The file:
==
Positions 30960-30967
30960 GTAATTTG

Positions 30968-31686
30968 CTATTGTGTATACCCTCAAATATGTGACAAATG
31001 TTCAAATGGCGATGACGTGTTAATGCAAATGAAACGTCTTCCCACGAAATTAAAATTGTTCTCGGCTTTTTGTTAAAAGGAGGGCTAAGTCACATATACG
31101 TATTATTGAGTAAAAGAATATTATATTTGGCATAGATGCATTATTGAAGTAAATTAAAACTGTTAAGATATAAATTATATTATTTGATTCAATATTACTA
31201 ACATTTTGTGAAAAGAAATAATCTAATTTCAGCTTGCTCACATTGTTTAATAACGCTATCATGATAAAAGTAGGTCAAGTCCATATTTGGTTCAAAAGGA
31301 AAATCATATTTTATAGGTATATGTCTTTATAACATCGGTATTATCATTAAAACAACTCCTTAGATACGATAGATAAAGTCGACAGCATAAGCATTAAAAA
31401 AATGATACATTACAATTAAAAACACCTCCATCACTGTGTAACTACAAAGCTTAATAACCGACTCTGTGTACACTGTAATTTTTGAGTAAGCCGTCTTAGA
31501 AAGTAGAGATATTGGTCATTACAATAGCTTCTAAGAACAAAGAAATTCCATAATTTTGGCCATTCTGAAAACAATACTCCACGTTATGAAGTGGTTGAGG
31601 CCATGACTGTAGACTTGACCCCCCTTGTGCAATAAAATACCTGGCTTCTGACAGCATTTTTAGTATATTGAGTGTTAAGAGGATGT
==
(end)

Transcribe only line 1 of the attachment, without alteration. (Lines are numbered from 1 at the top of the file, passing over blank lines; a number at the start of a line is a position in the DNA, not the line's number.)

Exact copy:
Positions 30960-30967